Netflix series ‘Trial by Fire’ depicts Uphaar Cinema tragedy

Describing the Uphaar Cinema incident, Netflix’s drama miniseries “Trial by Fire” is an interesting mix of fact and fiction, which covers the tragedy claiming 59 lives and injuries to another 103.

It is an adaptation of the book written by Neelam and Shekhar Krishnamoorthy. While the primary characters are kept the same as their real-life inspirations, the series also introduces a string of fictional characters to lay emphasis on the effect that the accident had on various lives. It is also perhaps commendable that “Trial by Fire” names the actual perpetrators of the incident — businessmen Sushil and Gopal Ansal.

The series does actually paint the Ansal brothers as the ones most to blame, and rightly so, due to which Sushil Ansal had even recently filed for a stay order on the release of the Netflix series. However, the Delhi High Court turned down the request for this stay order, and the release of the impactful series should hopefully bring some more attention to the Ansals.

Despite being found guilty on charges of death by negligence and evidence tampering in two separate cases, Sushil and Gopal Ansal are currently out of prison.

The tragedy

On June 13, 1997, India witnessed one of the worst fire tragedies in the recent history. The fire started at Uphaar Cinema in Green Park, Delhi, during the 3pm screening of the movie Border. Fifty-nine people were trapped inside and died of asphyxiation, while 103 were seriously injured in the resulting stampede (suffocation).

In the morning that day, a faulty electrical transformer on the ground floor of the Uphaar Cinema caught fire due to what was later revealed to be internal parts being completely burnt out. It was repaired and put back into service immediately. However, there were reportedly flaws in the repair, some of which apparently left loose connections, which caused sparks, resulting in inferno around 4:55pm.

As the smoke entered the hall, people started to realize what had happened and panicked to get out of the place. The space inside the theater had been crammed up by an unlawful increase in seats and the unlawful establishment of shops, which were all done by the theater owners to increase profits.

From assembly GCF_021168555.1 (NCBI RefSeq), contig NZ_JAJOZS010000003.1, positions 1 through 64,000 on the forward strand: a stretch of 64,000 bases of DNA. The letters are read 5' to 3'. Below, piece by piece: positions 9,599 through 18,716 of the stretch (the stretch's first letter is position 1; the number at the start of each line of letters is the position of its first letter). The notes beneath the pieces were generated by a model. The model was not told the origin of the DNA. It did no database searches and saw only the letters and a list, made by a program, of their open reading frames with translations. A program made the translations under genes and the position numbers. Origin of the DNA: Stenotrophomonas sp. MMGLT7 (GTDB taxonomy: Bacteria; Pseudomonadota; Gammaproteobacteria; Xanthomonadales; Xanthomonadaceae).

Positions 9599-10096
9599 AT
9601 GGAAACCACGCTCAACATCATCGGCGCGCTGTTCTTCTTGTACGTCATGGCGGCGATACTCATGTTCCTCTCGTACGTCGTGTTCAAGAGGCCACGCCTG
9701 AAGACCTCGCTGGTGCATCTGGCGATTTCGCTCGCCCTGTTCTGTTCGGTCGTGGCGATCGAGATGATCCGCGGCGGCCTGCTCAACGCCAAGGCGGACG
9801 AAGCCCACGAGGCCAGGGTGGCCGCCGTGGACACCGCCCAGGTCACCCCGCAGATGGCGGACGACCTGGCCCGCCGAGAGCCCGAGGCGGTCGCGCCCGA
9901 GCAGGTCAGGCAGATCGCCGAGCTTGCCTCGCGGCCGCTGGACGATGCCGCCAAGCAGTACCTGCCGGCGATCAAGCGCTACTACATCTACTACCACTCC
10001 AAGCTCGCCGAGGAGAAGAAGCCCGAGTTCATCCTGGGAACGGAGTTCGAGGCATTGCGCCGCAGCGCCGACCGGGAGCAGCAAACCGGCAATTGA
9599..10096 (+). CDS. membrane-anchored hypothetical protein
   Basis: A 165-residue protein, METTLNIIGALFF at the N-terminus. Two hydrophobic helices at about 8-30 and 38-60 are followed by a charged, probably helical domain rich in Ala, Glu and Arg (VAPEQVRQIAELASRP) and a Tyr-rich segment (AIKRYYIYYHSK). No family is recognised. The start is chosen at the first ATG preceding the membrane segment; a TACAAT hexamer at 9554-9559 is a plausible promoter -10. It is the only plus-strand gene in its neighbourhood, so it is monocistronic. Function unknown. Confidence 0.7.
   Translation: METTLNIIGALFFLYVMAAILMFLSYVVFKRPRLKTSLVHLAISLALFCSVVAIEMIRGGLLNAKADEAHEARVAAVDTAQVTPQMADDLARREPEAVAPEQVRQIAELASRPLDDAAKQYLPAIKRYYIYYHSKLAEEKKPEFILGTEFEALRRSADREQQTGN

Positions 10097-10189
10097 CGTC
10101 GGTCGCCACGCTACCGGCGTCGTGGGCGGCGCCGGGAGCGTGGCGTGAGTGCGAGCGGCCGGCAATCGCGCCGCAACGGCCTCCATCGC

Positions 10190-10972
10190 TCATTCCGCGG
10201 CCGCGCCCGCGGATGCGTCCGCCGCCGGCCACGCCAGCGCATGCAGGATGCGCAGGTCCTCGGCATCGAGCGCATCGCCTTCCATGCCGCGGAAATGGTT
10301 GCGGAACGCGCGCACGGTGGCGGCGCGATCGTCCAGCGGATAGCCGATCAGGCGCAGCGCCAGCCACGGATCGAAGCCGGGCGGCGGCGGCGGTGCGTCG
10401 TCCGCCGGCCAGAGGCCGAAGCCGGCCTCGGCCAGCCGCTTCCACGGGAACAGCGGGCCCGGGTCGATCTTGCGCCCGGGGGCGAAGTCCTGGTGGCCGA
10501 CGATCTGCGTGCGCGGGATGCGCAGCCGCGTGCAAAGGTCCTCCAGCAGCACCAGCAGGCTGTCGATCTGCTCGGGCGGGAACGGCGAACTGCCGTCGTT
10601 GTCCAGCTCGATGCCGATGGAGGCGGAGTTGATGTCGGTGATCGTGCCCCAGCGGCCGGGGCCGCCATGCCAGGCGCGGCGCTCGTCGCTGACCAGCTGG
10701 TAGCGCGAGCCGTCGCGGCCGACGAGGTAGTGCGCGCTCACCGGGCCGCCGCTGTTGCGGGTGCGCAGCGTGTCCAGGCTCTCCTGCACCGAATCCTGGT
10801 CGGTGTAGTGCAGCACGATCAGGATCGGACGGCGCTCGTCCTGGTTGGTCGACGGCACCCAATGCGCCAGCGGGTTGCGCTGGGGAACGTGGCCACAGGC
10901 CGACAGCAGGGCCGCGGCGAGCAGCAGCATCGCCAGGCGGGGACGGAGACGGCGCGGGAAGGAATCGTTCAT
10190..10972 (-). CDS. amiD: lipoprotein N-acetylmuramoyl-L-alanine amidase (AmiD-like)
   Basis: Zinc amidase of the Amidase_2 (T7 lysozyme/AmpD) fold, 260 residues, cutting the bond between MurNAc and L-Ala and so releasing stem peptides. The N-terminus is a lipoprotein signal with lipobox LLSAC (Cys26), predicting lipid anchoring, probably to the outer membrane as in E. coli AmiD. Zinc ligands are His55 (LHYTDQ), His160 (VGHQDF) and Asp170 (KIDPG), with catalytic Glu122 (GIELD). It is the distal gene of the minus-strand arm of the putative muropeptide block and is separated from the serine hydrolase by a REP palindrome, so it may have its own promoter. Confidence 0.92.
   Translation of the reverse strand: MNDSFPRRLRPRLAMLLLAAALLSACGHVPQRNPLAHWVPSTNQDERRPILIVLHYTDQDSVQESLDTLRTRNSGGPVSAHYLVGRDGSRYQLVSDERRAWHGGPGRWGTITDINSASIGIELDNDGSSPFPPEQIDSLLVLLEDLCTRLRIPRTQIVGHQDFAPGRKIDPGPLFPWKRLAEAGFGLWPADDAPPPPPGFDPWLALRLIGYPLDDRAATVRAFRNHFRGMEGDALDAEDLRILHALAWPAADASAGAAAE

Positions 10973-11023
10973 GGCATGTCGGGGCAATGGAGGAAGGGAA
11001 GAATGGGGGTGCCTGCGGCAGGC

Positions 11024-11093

While there was already a lack of space for more than two hundred people trying to rush out, the cinema hall also did not have any emergency lights or visible markings that would lead to the exit. This meant that those trapped inside also did not know where exactly to go, and amidst the darkness and toxic smoke, all they could do was panic and desperately keep trying to escape.

It must be mentioned that “Trial by Fire” deserves praise for its presentation of this tragic incident in the very last episode, as it is truly marvelous by the general standards in the country at this time.

Fictional characters

There are a number of fictional characters that “Trial by Fire” presents to tell its story in an effective manner. While some of them are well done in some aspects, this addition also gives away the series’ main limitations. The work seems to suffer from a habit of introducing characters, giving them a storyline and then keeping them out before then rushing through their stories.

For example, the character of Shalini is a neighbor of the Krishnamoorthys, who lives by herself in the same building. Gradually after the accident, Neelam becomes good friends with Shalini and learns that the latter was once happily married, but her husband had passed away a few years back. Shalini also provides support and confidence to Neelam whenever she is down. However, there is also something that seems amiss in Shalini, something that is odd from the very beginning, and yet it is difficult to understand.